Here is the starting point that I used for the classification. Each of the layers in the four data frames were classified using a defined interval of 10 ft without respect to the data ranges of the other layers.

Starting Point

The maximum classification range in any of the four data frames is "0.01 to 10.00", and the minimum classification range is "-110.62 to -110.00" (which will ideally become "-119.00 to -110.00"). Since I am attempting to maintain 10 foot intervals, this translates to a total of 13 intervals.


I am using the top left data frame as the source for my generic legend. I start by opening up the Layer Properties and going to Classify. Since I want 13 intervals to be visible, I need to select 14 intervals to have a dummy range available. I do this by selecting Manual as the method and creating 14 classes.

Step 1a

With the ranges set up in their current state (with the largest values at the top), any changes to the value entered in the range will have no effect on anything other than the range at the very bottom of the list. @ChrisW pointed out that this isn't a bug, but rather a feature of how ArcGIS assigns break values. Here is the Layer Properties window after selecting the Manual method but before making any changes to the ranges:

Step 1b


To solve this issue, I temporarily reverse the sorting of the layer. At this point, the lowest ranges are at the top, while the highest ranges are at the bottom.

Step 2a

Now, if I scroll to the bottom of the list of ranges (where the highest range is displayed) and begin defining the proper intervals from the bottom up, ArcGIS will remember the ranges I define:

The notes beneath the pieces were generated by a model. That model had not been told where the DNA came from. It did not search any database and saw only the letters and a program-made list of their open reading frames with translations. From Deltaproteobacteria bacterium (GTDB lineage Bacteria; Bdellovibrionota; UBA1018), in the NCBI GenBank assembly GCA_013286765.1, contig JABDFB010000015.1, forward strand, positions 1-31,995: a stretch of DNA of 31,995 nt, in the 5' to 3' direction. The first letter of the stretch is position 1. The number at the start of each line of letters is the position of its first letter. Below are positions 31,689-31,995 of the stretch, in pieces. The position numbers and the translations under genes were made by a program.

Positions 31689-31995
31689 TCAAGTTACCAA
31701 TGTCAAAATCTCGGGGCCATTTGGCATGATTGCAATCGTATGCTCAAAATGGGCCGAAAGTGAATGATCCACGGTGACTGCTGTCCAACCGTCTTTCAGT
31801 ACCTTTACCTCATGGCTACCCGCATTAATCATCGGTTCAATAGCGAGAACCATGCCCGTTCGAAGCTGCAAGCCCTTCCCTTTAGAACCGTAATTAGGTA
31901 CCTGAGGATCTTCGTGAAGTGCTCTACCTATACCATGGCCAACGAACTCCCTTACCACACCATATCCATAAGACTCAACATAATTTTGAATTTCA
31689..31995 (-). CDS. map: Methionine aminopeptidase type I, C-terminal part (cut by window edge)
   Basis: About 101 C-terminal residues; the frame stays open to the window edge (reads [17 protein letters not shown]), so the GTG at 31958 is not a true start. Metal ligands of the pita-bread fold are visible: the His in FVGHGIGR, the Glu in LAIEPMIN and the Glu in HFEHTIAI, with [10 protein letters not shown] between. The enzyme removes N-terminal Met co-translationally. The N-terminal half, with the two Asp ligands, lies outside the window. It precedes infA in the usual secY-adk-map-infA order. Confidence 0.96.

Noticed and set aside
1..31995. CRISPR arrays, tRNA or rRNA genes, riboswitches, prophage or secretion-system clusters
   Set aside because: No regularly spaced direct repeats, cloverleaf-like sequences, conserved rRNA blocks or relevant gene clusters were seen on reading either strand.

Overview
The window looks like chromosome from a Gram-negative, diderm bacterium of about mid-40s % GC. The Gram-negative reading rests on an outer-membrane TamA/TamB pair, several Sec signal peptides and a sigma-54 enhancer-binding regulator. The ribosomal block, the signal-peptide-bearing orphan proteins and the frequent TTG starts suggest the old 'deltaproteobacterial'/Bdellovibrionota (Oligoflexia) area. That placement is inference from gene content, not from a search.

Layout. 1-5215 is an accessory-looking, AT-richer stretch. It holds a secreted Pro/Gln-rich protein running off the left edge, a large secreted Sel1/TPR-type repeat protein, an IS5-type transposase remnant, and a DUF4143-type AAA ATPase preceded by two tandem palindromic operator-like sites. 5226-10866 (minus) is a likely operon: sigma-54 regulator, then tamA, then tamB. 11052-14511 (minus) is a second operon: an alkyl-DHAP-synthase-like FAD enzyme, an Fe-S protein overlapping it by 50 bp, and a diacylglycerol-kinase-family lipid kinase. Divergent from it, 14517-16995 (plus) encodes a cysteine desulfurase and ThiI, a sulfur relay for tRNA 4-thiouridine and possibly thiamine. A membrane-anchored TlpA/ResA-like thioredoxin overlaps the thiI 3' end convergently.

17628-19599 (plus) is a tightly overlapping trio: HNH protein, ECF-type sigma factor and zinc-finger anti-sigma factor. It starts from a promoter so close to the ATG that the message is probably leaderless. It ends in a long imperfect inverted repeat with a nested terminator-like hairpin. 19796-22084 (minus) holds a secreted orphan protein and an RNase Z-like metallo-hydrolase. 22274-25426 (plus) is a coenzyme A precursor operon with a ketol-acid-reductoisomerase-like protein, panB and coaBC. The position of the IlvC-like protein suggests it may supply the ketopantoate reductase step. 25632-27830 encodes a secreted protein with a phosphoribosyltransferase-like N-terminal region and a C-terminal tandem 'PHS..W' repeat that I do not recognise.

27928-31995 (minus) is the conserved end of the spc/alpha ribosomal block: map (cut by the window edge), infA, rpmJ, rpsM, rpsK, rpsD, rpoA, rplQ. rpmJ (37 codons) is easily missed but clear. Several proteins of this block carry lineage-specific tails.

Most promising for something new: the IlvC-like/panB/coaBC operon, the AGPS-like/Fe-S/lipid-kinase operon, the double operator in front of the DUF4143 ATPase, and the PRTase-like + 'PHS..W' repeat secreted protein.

Step 2b

In this image, I have defined the upper value in 5 of the 14 ranges, starting with the largest value (10.00) and working downward.


When I reach the top of the list and edit my 14th range, its minimum value will still be defined as the minimum value in the layer, since it does not have another range below it for it to pull a value from:

Step 3a

This does not matter, though, since it is the dummy range that I mentioned before. At this point, I reverse the sorting of the layer once more, so the highest ranges are again at the top. The image below shows the updated legend for the top left data frame, which now reflects the proper ranges for all four data frames, including the 14th dummy range:

Step 3b


The next step is to propagate these changes through to the rest of the data frames. Some issues are apparent, though, when I try to import the symbology to the other data frames:

Step 4a

As @ChrisW pointed out, this is due to my decision to start with a layer that does not have the absolute minimum value across all of the data frames. It appears that the data frame will not display any ranges that fall below the ranges that exist in the original data frame.